Potty training is the worst. The WORST, I tell you. I thought she was ready; I really did. I read every "Potty Train Your Kid in Three Days" book/ blog/ article out there, and we followed every rule. I asked for advice from countless friends who have recently been through the potty training ordeal, and took their advice too. Went cold turkey-- no diapers, no Pull-Ups, just awesome Princess panties. We stayed home for five days straight and I took her potty on the clock every 20 minutes. Gave her stickers, jelly beans, myriad other potty prizes. This works beautifully for some kids; however, you just can't make a tiny person with an iron will sit on the potty and go.
I think my daughter and I are fairly similar... a little controlling, a lot stubborn, and a penchant for always being "right." So, the same character traits that compelled me to extensively research and devise the "perfect" potty training plan are, quite simply, the same traits that drive her to buck my plan. (We have good qualities too. These just happen to be the traits that terrify me as I look ahead to 2023-- the year she turns 13.)
I have a feeling that this struggle of wills is not limited to potty training. And, while I firmly believe that I, as the parent, must exert power over issues of discipline (for instance, when she wants to run in the parking lot, I will win that battle), I'm coming to realize that potty training is not a discipline issue. It's something she needs to figure out on her own. And, something she will figure out on her own sooner or later.
I never thought I would fall prey to the trap that is trophy parenting. But, there was something about Avery's hitting the two-and-a-half mark, and talking to other moms of two-and-a-half year olds who had successfully potty trained their kids months ago that made me feel like we were behind. I didn't necessarily need to be the one who potty trained her kid first; I guess I just didn't want to be the last. And, as Avery was showing some of the "signs" that I read about in all my books and articles, I bought a pack of Cinderella 2T panties, made a potty chart, planned to stay home for a few days, and started Official Potty Training.
The first week was okay, with the exception of one or two days. She generally seemed to get it, and liked earning jelly beans and sitting on her princess potty. But as we transitioned back to normal life, potty training got harder. She wouldn't go at school or church with her teachers (whom she adores), and started crying "no potty, no potty" when I asked her if she needed to go.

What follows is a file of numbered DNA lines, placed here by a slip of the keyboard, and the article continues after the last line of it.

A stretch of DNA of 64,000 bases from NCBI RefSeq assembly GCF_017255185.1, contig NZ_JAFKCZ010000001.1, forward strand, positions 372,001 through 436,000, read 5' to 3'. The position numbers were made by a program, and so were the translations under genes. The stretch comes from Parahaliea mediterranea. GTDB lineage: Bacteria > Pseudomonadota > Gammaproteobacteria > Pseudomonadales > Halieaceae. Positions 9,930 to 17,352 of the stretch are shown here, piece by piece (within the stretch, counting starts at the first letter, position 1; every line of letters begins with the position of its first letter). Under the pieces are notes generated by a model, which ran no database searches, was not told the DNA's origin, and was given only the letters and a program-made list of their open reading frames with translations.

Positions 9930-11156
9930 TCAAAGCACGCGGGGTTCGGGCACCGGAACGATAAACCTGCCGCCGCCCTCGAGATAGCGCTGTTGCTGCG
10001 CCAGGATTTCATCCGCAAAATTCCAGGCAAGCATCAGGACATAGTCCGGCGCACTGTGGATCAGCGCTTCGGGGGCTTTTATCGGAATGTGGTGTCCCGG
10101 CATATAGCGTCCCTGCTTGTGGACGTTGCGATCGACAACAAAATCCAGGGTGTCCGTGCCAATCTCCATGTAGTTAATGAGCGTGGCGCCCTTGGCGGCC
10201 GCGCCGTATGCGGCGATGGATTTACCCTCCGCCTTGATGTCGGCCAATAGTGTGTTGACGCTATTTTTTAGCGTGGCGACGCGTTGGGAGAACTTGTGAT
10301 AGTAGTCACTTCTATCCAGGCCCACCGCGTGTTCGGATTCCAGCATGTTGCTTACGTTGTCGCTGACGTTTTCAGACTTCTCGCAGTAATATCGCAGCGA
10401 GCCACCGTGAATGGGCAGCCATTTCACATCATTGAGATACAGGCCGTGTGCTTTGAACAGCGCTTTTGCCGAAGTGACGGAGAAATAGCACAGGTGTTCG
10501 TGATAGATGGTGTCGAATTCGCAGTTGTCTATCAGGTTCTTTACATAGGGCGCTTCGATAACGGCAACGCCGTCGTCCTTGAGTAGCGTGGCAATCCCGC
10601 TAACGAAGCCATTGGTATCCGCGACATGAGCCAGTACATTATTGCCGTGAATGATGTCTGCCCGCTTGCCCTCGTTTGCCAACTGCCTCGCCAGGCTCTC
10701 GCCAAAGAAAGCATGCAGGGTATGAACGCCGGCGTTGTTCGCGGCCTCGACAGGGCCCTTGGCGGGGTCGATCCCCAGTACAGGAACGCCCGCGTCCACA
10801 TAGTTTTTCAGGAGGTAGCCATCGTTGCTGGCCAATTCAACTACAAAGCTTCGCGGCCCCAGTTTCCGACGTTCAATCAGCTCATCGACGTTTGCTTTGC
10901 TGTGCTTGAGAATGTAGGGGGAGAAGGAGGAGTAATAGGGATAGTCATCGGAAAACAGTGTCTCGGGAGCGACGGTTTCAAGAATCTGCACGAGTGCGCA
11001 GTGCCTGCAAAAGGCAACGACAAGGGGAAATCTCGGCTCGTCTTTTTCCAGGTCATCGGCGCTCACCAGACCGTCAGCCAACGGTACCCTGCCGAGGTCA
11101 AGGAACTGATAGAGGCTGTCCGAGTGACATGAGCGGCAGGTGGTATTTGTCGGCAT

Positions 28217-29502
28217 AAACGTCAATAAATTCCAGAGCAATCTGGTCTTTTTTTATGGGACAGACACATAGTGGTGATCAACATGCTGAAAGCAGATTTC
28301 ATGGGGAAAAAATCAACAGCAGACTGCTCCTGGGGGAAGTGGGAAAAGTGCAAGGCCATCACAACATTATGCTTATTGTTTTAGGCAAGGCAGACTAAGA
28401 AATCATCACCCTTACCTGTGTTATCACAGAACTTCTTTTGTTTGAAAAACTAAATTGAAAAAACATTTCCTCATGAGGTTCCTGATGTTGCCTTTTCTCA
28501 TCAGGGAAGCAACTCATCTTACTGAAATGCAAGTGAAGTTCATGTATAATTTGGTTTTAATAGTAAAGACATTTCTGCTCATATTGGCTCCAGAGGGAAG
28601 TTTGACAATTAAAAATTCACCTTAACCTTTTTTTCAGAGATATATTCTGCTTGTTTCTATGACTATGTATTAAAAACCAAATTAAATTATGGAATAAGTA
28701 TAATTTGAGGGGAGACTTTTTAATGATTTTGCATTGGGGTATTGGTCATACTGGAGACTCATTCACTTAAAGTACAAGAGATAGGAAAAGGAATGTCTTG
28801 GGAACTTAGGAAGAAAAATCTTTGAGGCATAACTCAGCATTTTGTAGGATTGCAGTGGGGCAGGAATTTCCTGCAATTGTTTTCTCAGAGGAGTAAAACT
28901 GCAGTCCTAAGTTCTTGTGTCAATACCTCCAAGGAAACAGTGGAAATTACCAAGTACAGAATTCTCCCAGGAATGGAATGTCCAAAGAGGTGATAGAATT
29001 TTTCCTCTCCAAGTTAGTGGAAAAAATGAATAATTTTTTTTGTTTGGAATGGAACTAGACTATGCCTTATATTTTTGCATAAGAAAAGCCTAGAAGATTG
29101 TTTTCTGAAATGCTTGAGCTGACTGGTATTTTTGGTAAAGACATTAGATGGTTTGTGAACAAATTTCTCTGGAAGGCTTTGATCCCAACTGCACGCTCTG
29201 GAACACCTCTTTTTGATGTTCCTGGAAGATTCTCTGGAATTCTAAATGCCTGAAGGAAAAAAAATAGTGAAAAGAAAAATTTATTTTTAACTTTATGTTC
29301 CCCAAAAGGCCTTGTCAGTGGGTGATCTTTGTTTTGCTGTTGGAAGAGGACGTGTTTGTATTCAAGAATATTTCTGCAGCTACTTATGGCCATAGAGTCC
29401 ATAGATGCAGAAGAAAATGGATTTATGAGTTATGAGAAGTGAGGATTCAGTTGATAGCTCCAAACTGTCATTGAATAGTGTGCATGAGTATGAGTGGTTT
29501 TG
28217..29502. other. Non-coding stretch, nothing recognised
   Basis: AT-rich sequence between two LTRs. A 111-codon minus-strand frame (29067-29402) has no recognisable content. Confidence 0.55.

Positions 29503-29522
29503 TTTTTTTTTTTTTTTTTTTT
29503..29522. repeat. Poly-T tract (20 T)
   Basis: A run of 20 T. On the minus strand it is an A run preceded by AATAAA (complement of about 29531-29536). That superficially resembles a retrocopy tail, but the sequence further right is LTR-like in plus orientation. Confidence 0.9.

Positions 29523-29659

Finally, I decided to quit. We traded in our Cinderella panties for Ariel/ Minnie Mouse Pull-Ups, and it has been great. If she wants to use the potty, fantastic-- jelly beans are still awarded. If not, no big deal.
You see, there were two key pieces of advice I initially neglected:
1) They won't go to college, or even Kindergarten, in diapers.
2) Don't sweat the accidents. She'll get it.
I was getting SO frustrated because, well, no one likes to clean up a poopie accident in a public restroom. What I needed was a little perspective-- when I started listening to wise older women who have successful, happy teenage and adult children, I realized that this (difficult) phase is a small one. And, while my baby is small, I need to enjoy her; the last thing we need is headache over something that she'll get in her own time.
So, I'm giving up control. I love this toddler stage where she plays pretend and makes silly faces and thinks "Twinkle, Twinkle Little Star" is very serious music. I am in no hurry for her to grow up, and I don't know why I tried to push her. There are a million things I'm sure she'll just need to figure out on her own... how to make friends, how to study effectively, how to put on eyeliner, how to ignore the bad boys, how not to care what the popular kids think, how to get a job and be a responsible human.
In the meantime, I resolve to be on her team. I resolve to wait for her to really show me that she's ready for the next "big girl" step. It'll come in time.
Question for my readers: What things have you learned to just let your kids figure out on their own?